Trace Mayer: Like they were, they were listening to wrong voices and they allocated their capital and they lost a ton of they lost a lot of the resources that their future self would have had. They had the discipline and the time preference and all of those things. So I think that’s a very important component is, you know, it didn’t just get lucky. You know, I develop that human capital and we’re seeing it even today. I mean Bitcoin’s been around for a decade. I mean I’ve got friends that, that have liked Bitcoin and bought it, you know, since it was triple digits and they’re still storing it on Coinbase. Like why aren’t they developing the human capital? Like what’s the deal? I don’t understand. So you know, like whatever you’re going to get wrecked one of these days if you’re doing that.

Stephan Livera: It’s a great point you make about building our human capital. And I’m wondering, do you have any suggestions on good resources and how do you find out what’s a good topic to go and research? What’s a good book to read? What’s a good podcast to listen to? How do you think about finding the good resources?

Trace Mayer: Well, I mean, you’ve got to start with what you’re passionate about and what you love. And so, because that’s what’s going to power you through and give you that desire to do the reading and do the studying and stuff like that, you know, so, so you have to find something that you enjoy, uh, something that you’re passionate about. Uh, even better if you can mix that with something that’s going to be helpful for other people, because you know, that’s where we really find joy if you’re just doing it for yourself, uh, you know, that’s gonna get old pretty soon.

Trace Mayer: Uh, so, you know, that’s, that’s where I’d start like figure out like where your emotions are at and then you start figuring out, uh, the wisest way to go about, acquiring that knowledge. And so for me, I like to go to like the best, you know, like I don’t want to just listen to anybody. I want to listen to the best. And so, you know, it doesn’t take very long. You can sniff around in any particular area and hopefully you’re able to find the best, uh, within a day or two. And then once you’ve found the best, you got to start reading all that stuff, you know, which is a lot of stuff because the best are often very prolific, uh, in their writings. Uh, so, you know, I mean we’re talking about the polymaths, like the DaVinci, the Newton, the Gutas and the Swedenborgs, the Jeffersons, the, you know, these are the best in their different areas.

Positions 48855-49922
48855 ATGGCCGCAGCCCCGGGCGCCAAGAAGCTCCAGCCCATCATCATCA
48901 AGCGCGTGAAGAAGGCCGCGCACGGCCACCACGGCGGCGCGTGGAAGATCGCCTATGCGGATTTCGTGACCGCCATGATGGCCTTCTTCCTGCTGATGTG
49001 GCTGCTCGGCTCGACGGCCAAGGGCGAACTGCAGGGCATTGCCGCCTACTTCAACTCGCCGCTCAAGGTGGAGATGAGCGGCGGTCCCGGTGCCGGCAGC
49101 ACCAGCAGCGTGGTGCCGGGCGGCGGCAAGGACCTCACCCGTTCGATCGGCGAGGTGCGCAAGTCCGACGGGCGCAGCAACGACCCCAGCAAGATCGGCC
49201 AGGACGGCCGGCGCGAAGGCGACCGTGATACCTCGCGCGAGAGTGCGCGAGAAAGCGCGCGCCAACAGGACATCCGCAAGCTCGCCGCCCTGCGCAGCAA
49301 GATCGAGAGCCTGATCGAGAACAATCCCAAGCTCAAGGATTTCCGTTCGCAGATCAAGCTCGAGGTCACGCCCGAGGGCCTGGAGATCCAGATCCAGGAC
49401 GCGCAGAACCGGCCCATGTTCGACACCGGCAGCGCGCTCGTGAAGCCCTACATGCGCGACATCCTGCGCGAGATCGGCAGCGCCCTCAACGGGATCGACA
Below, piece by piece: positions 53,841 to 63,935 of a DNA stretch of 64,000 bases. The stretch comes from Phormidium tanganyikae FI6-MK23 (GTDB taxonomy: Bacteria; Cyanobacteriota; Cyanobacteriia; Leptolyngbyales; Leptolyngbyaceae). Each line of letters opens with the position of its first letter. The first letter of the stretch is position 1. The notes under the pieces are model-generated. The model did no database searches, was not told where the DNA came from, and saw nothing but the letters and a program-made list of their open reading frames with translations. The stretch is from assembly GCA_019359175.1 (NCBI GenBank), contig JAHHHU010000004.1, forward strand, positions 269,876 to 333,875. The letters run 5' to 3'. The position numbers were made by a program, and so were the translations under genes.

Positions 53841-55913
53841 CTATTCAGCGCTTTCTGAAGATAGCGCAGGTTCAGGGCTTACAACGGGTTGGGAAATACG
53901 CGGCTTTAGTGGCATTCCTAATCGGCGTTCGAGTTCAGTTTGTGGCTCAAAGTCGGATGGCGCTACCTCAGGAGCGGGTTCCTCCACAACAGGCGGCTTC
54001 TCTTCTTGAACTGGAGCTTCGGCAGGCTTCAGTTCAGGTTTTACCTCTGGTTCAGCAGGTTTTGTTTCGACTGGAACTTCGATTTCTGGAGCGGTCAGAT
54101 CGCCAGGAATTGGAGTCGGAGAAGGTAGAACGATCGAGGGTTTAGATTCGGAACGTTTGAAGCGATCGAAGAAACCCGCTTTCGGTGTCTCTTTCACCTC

Trace Mayer: And in some cases they were masters of all the areas, you know, people like Newton and Divinci. So, you know, I think that’s important. People like Tesla, um, you know, it’s important to, to hone in on the best, but it takes a lot of, it takes a lot of grit to be able to do that. A lot of discipline and, uh, you know, you got to find balance in your life, but at the same time, like, you know, people sitting around like watching TV and just like, what are you spending so much time on this stuff for, you know, another one is interruptions. People I think greatly underestimate the impact that interruptions have on your ability to accumulate human capital. Cause if you think about these people who were the best and the type of world that they lived in, uh, they weren’t getting interrupted very often, right?

Trace Mayer: They could like sit down and they could focus their mind and like read the book all the way through. They weren’t getting text messages and phone calls and emails and they just weren’t distracted in so many different ways. Uh, and I think that’s, you know, I think a lot of people today, we have a challenge. A lot of people just have the attention span of a goldfish. Like they really have no discipline of their mind. And as a result, they can’t like sit and think about something. Uh, and then they exacerbate it by the stuff that they eat or, or drink, you know, they, they’re drinking coffee. I don’t, I don’t drink any coffee. Like I, I don’t know. I don’t know why people need coffee. Like I, I sleep like four and a half, five hours a night. I got tons of energy all the time.